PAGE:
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Chemical problems

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Man-made chemicals are an integral and vital part of our modern lifestyles.  They are found in a vast range of consumer products – from furniture, clothing and toiletries to electrical appliances, car interiors, food packaging and cleaning products. While many have undoubtedly improved the quality of our lives, some possess undesirable properties.

Studies have shown the adverse impacts of man-made chemicals on wildlife species.  Now scientific evidence is growing about the possible links between certain chemicals, particularly hormone disrupting chemicals (or EDCs), and human health impacts such as cancer, reproductive problems, birth defects, asthma, allergies, behavioural problems, disruption of infant brain development, cardiovascular disease, diabetes, and obesity.

Humans are exposed to both industrial man-made chemicals and pesticides, through the food chain and from the vast array of consumer products in society.  Wildlife, too, are exposed to the same chemicals via, for example, factory discharges, sewage effluents, leaking landfills and pesticides sprayed on the land.

More and more research scientists are becoming concerned that harmful chemicals are beginning to affect our health.  We are exposed to a cocktail of many chemicals all the time and worries are now being expressed as to how this mixture may affect our health.  Another major concern is exposure to chemicals whilst developing in-utero and how they may cause disease in later life.  Diseases that we now think may be linked to exposure to certain chemicals include some cancers, reproductive problems, birth defects, asthma, allergies, behavioural problems, disruption of infant brain development, cardiovascular disease, diabetes and obesity.

Concern about the effects of man-made chemicals in humans, such as the decline in sperm counts, and the increases in certain diseases like some cancers, should lead to more precautionary regulation of chemicals.

Persistent and bioaccumulative chemicals

Many chemicals can persist in the environment and bioaccumulate in the bodies of wildlife and people.  These properties have resulted in ecosystems all over the world being contaminated with a cocktail of man-made chemicals. Examples include the chemicals DDT (an insecticide) and PCBs (polychlorinated biphenyls – used in electrical components), which despite having been banned for decades, are still found throughout the global environment, including in our own bodies.

In more recent years, modern chemical compounds, still in use today, such as brominated flame retardants (used to prevent fire in plastics e.g. TVs, computers and textiles e.g. furniture, carpets) and perfluorinated “non-stick” chemicals, (used for waterproof and stain-proof coatings) have followed PCBs and DDT to all corners of the globe.

Hormone disrupting chemicals

Some chemicals can also interfere with hormone processes in the body – these are known as hormone disruptors or “endocrine disrupting chemicals” (EDCs). Examples include phthalates, used to make hard plastics soft and found in numerous consumer products, from vinyl flooring, shower curtains and toys to cosmetics.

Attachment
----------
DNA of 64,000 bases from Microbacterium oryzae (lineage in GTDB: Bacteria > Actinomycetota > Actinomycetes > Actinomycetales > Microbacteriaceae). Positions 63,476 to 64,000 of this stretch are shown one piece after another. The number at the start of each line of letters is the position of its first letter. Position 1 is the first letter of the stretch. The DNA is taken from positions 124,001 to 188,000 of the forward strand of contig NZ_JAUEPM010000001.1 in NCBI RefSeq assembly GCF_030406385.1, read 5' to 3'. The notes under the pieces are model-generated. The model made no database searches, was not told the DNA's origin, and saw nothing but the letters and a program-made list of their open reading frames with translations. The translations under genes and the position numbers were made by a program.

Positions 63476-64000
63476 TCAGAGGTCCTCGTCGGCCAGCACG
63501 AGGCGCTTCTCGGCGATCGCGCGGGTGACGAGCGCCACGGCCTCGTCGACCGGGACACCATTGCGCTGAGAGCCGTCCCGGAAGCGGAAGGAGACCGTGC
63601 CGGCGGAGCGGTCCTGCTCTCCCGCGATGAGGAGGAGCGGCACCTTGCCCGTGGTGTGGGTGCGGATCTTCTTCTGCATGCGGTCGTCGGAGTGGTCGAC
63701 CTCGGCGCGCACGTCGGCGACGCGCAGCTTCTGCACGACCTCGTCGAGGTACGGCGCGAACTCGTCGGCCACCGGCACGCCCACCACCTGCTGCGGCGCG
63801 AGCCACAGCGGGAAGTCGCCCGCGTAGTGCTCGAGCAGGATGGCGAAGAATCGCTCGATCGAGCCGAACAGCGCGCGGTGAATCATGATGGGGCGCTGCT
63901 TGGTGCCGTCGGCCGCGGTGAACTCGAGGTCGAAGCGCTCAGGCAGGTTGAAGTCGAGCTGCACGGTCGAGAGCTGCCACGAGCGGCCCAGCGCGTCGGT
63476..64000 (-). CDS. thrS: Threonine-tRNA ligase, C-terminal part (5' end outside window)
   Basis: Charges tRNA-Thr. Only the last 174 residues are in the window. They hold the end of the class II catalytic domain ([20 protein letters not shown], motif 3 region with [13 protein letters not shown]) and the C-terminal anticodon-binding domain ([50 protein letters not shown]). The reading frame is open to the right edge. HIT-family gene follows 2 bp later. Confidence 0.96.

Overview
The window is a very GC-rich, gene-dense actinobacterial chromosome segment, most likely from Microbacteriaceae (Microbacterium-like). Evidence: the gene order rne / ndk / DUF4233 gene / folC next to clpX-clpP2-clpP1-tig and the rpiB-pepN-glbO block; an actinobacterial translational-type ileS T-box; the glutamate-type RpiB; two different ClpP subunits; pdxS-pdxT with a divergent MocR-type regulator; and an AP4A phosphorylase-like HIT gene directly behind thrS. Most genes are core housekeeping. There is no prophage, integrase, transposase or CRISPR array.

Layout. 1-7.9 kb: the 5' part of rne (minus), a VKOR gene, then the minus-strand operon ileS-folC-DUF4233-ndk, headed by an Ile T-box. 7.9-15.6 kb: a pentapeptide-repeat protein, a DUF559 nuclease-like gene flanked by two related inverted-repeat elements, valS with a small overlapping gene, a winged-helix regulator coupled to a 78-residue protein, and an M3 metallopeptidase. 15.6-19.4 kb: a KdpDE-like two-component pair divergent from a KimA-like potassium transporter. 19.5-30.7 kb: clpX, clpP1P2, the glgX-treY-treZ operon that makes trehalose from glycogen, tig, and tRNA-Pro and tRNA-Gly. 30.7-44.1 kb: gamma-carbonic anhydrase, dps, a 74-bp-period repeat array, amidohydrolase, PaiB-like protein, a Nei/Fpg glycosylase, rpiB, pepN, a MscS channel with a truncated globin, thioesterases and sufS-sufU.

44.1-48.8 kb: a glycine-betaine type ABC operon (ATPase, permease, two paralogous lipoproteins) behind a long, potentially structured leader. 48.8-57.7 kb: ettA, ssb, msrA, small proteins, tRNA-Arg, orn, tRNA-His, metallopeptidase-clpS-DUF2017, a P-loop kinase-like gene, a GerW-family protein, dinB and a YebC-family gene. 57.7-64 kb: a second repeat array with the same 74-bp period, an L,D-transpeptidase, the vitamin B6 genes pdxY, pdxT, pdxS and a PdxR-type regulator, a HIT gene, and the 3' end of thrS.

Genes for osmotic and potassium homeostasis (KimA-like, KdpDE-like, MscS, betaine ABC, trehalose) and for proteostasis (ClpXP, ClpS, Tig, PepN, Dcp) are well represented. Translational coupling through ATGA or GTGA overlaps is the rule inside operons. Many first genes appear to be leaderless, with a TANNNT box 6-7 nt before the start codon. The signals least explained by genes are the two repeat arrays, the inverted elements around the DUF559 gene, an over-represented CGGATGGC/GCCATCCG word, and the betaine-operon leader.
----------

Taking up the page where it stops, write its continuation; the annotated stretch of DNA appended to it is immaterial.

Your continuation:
Many chemicals with hormone disrupting properties have been detected in young children as well as adults, and in some cases at higher levels in children than in adults.

The History of the Concern about endocrine disrupting chemicals

In the early 1990s concern about the effects of chemicals escalated as research showed that many man-made substances, called endocrine disruptors or EDCs, could mimic or disrupt the action of hormones.In 1991, Theo Colborn, scientific researcher and co-author of Our Stolen Future, gathered a group of scientists together, and in 1992 the famous Wingspread consensus statement on hormone disruptors was published. This alerted the world with its prediction that “Unless the environmental load of synthetic hormone disruptors is abated and controlled, large scale dysfunction at the population level is possible”.

These scientists listed many wildlife populations that were already affected by hormone disruptors, and that the impacts included:

  • thyroid dysfunction in birds and fish;
  • decreased fertility in birds, fish, shellfish and mammals;
  • decreased hatching success in birds, fish and turtles;
  • gross birth deformities in birds, fish and turtles;
  • metabolic abnormalities in birds, fish and mammals;
  • behavioural abnormalities in birds;
  • de-masculinisation and feminisation of male fish, birds and mammals;
  • de-feminisation and masculinisation of female fish and birds;
  • and compromised immune systems in birds and mammals.

The connection between effects in wildlife and the likely effects humans were also noted.

In the early days, industry appeared to try and play down the issue. Now the concern of the public and of scientists working in the field is ever increasing.